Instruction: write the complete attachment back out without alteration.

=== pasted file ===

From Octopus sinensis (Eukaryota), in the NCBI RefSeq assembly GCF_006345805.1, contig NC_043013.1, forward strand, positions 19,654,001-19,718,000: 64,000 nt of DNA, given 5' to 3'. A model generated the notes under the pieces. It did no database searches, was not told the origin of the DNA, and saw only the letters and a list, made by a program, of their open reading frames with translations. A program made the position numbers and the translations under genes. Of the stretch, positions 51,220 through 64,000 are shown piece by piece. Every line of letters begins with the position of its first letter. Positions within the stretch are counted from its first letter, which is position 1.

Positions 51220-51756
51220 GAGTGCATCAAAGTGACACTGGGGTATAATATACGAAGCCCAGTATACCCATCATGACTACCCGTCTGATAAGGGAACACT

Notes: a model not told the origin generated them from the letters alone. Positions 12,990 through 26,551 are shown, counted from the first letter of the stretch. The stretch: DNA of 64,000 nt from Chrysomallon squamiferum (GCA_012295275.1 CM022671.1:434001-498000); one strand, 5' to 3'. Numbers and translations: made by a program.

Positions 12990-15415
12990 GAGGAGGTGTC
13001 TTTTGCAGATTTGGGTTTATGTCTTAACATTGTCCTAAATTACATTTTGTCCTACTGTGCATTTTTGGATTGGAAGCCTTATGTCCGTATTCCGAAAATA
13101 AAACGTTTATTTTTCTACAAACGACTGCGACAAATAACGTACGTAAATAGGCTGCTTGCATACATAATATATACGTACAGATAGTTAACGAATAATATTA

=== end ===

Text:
From Octopus sinensis (Eukaryota), in the NCBI RefSeq assembly GCF_006345805.1, contig NC_043013.1, forward strand, positions 19,654,001-19,718,000: 64,000 nt of DNA, given 5' to 3'. A model generated the notes under the pieces. It did no database searches, was not told the origin of the DNA, and saw only the letters and a list, made by a program, of their open reading frames with translations. A program made the position numbers and the translations under genes. Of the stretch, positions 51,220 through 64,000 are shown piece by piece. Every line of letters begins with the position of its first letter. Positions within the stretch are counted from its first letter, which is position 1.

Positions 51220-51756
51220 GAGTGCATCAAAGTGACACTGGGGTATAATATACGAAGCCCAGTATACCCATCATGACTACCCGTCTGATAAGGGAACACT

Notes: a model not told the origin generated them from the letters alone. Positions 12,990 through 26,551 are shown, counted from the first letter of the stretch. The stretch: DNA of 64,000 nt from Chrysomallon squamiferum (GCA_012295275.1 CM022671.1:434001-498000); one strand, 5' to 3'. Numbers and translations: made by a program.

Positions 12990-15415
12990 GAGGAGGTGTC
13001 TTTTGCAGATTTGGGTTTATGTCTTAACATTGTCCTAAATTACATTTTGTCCTACTGTGCATTTTTGGATTGGAAGCCTTATGTCCGTATTCCGAAAATA
13101 AAACGTTTATTTTTCTACAAACGACTGCGACAAATAACGTACGTAAATAGGCTGCTTGCATACATAATATATACGTACAGATAGTTAACGAATAATATTA